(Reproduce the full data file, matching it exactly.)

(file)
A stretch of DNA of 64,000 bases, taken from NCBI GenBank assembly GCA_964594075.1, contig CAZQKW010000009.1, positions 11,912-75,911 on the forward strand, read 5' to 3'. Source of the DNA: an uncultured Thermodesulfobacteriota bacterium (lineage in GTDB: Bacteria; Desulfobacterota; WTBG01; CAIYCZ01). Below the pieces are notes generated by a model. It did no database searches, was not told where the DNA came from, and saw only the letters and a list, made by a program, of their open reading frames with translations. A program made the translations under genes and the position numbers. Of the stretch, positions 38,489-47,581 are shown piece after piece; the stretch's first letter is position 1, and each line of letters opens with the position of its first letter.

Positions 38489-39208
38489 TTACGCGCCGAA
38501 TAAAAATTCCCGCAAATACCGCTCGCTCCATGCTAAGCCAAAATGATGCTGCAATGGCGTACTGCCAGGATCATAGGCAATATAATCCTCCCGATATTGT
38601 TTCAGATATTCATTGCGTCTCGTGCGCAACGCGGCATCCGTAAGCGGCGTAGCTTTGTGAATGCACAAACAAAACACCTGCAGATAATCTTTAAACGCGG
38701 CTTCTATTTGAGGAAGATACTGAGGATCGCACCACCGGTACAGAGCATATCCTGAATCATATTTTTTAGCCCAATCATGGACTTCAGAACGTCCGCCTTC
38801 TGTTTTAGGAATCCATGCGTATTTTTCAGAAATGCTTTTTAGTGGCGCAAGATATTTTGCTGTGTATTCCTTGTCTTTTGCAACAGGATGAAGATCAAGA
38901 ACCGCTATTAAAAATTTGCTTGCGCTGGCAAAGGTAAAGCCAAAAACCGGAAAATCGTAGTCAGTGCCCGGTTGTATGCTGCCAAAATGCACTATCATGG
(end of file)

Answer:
A stretch of DNA of 64,000 bases, taken from NCBI GenBank assembly GCA_964594075.1, contig CAZQKW010000009.1, positions 11,912-75,911 on the forward strand, read 5' to 3'. Source of the DNA: an uncultured Thermodesulfobacteriota bacterium (lineage in GTDB: Bacteria; Desulfobacterota; WTBG01; CAIYCZ01). Below the pieces are notes generated by a model. It did no database searches, was not told where the DNA came from, and saw only the letters and a list, made by a program, of their open reading frames with translations. A program made the translations under genes and the position numbers. Of the stretch, positions 38,489-47,581 are shown piece after piece; the stretch's first letter is position 1, and each line of letters opens with the position of its first letter.

Positions 38489-39208
38489 TTACGCGCCGAA
38501 TAAAAATTCCCGCAAATACCGCTCGCTCCATGCTAAGCCAAAATGATGCTGCAATGGCGTACTGCCAGGATCATAGGCAATATAATCCTCCCGATATTGT
38601 TTCAGATATTCATTGCGTCTCGTGCGCAACGCGGCATCCGTAAGCGGCGTAGCTTTGTGAATGCACAAACAAAACACCTGCAGATAATCTTTAAACGCGG
38701 CTTCTATTTGAGGAAGATACTGAGGATCGCACCACCGGTACAGAGCATATCCTGAATCATATTTTTTAGCCCAATCATGGACTTCAGAACGTCCGCCTTC
38801 TGTTTTAGGAATCCATGCGTATTTTTCAGAAATGCTTTTTAGTGGCGCAAGATATTTTGCTGTGTATTCCTTGTCTTTTGCAACAGGATGAAGATCAAGA
38901 ACCGCTATTAAAAATTTGCTTGCGCTGGCAAAGGTAAAGCCAAAAACCGGAAAATCGTAGTCAGTGCCCGGTTGTATGCTGCCAAAATGCACTATCATGG